Neil Callaway was Auburn's offensive coordinator when Bo Jackson won the Heisman Trophy in 1985. Twenty-four years later, he was Alabama-Birmingham's coach when Joe Webb became the first player in NCAA history to post consecutive seasons of 2,000 yards passing and 1,000 yards rushing.

"Bo's the best athlete that's ever been," Callaway said. "But I'm going to say this: Joe's in that same league with Bo."

If that's true at the NFL level, the Vikings just made the finest 199th pick in the draft since the Patriots stumbled upon a man named Brady 10 years ago.

"I remember Bo like it was yesterday," said Webb, a 6-3, 223-pounder born in Birmingham the year after Bo won the Heisman. "His hometown [Bessemer, Ala.] is about 15 minutes from where I grew up. Everybody knows Bo. Just to be mentioned with him is pretty amazing."

Jackson was a freakishly athletic superstar, an all-star in baseball and football, and the Nike pitchman who made the words "Bo Knows" a lifelong mantra for people old enough to remember the 1980s and early 1990s.

Webb is a relative nobody trying to become somebody we never forget. Whether he's successful, who knows? But his size, speed, athleticism and late-round selection make him one of this year's more intriguing draft picks.

Webb was a college quarterback who spent 2008 running for 1,427 yards, the third-highest total by a quarterback in NCAA history. He also played receiver quite well in 2007 and again at the Senior Bowl, where he showed the Vikings he was worth a sixth-round pick as a receiver/athlete.

Webb wasn't among the more than 300 prospects invited to the NFL scouting combine. But he did wow scouts at UAB's pro day when he ran a 4.4 40-yard dash, bench-pressed 225 pounds 21 times and reached 42 1/2 inches on his vertical jump. Throw in the big body and the large mitts and it's tough not to wager a sixth-rounder on this guy's potential.

"I know some of the scouts had Joe at 4.3," Callaway said. "So he's got plenty of speed. And when you see how big and physical he is, he'll beat them little DBs up."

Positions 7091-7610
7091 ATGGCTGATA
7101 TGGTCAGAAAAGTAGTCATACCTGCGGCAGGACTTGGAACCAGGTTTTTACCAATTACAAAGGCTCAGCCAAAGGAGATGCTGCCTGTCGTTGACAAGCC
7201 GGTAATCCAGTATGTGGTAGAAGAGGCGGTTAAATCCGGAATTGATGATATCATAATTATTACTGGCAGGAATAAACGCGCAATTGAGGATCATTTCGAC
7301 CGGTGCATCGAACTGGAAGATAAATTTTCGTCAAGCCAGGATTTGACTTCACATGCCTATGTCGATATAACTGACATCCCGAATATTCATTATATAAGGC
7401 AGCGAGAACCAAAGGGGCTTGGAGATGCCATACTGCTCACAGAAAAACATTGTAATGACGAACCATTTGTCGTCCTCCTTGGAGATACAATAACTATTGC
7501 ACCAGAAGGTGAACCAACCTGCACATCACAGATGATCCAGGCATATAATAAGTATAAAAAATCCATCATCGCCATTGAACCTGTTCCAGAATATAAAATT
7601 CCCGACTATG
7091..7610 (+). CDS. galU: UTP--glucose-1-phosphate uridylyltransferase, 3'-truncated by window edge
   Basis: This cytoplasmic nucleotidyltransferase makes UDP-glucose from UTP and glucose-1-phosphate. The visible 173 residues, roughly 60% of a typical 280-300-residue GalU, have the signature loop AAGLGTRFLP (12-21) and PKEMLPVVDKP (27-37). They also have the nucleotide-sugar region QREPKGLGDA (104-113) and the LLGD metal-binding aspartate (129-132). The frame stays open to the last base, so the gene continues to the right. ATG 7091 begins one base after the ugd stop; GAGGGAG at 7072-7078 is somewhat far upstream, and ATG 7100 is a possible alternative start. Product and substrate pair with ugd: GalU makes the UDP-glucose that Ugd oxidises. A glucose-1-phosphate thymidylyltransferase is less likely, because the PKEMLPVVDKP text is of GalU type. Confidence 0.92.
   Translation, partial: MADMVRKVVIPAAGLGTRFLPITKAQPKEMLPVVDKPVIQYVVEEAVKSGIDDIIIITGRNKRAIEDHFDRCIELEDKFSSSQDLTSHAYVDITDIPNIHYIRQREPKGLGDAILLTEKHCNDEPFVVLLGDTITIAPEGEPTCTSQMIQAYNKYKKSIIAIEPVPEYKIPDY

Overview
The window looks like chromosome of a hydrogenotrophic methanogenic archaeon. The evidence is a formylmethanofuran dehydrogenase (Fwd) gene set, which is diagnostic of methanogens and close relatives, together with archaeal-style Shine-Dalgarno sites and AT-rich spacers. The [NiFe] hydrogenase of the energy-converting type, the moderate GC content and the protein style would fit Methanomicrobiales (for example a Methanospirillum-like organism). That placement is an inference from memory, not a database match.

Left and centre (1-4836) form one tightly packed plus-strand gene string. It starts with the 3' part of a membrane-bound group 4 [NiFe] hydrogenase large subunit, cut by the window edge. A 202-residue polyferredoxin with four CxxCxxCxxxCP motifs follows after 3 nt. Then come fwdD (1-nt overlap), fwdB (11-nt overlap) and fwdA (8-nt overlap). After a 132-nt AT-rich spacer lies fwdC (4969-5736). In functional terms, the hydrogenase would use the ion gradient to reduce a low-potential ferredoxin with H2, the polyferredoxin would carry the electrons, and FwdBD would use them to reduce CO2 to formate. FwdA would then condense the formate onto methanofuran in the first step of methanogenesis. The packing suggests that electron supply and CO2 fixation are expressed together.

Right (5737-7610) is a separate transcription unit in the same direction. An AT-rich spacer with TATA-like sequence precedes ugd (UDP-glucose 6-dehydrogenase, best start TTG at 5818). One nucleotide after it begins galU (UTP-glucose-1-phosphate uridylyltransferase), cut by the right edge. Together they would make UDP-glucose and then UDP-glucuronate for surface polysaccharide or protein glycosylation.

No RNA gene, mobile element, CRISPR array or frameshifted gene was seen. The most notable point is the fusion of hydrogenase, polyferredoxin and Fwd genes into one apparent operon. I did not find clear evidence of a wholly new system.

Webb wasn't a pro-style quarterback, but he does have the kind of arm that could make him a natural fit for the Wildcat formation.

"To stand there and throw it 30 times in that league, I don't think Joe's that," Callaway said. "But he'll throw that sucker 70, 80 yards in the air."

Webb also has become a bit of a YouTube sensation for a clip that shows him jumping over seven blocking dummies stacked close to 6 feet tall. He did it in Atlanta while training for his pro day.

"It was just basically messing around," Webb said. "The offensive and defensive linemen started off with three bags, four bags."

Then they motioned for Webb, who did five bags easily. Then six. Then seven bags turned into 77,196 views on YouTube.

"I've been checking it now and then," he said. "I see the views keep going higher and higher."

YouTube has become a popular place for NFL prospects to distinguish themselves leading up to the draft.

San Jose State defensive end Jarron Gilbert, a 2009 third-round pick of the Bears, was filmed standing in the shallow end of a pool and broad-jumping out of the water to a standing position without using his hands. YouTube views as of Sunday: 2,547,859.

Wyoming safety John Wendling, a 2007 sixth-round pick of the Bills, hopped over a 66-inch hurdle. YouTube views as of Sunday: 472,518.

Hawaii offensive lineman Tala Esera, a 2007 rookie free agent with the Dolphins, was filmed purposely ramming his head through the wall of a weight room. YouTube views as of Sunday: 38,045.

"I wasn't there when Joe jumped the dummies, but I did see him stand flat-footed and jump onto a box that was 52 inches high," Callaway said. "I'd never seen anybody do that before in my life."

Not even Bo?

"Bo was one of a kind now," Callaway said. "But y'all are going to love Joe. He's a great guy. A gem. There ain't nothing you can say bad about Joe Webb."

Mark Craig •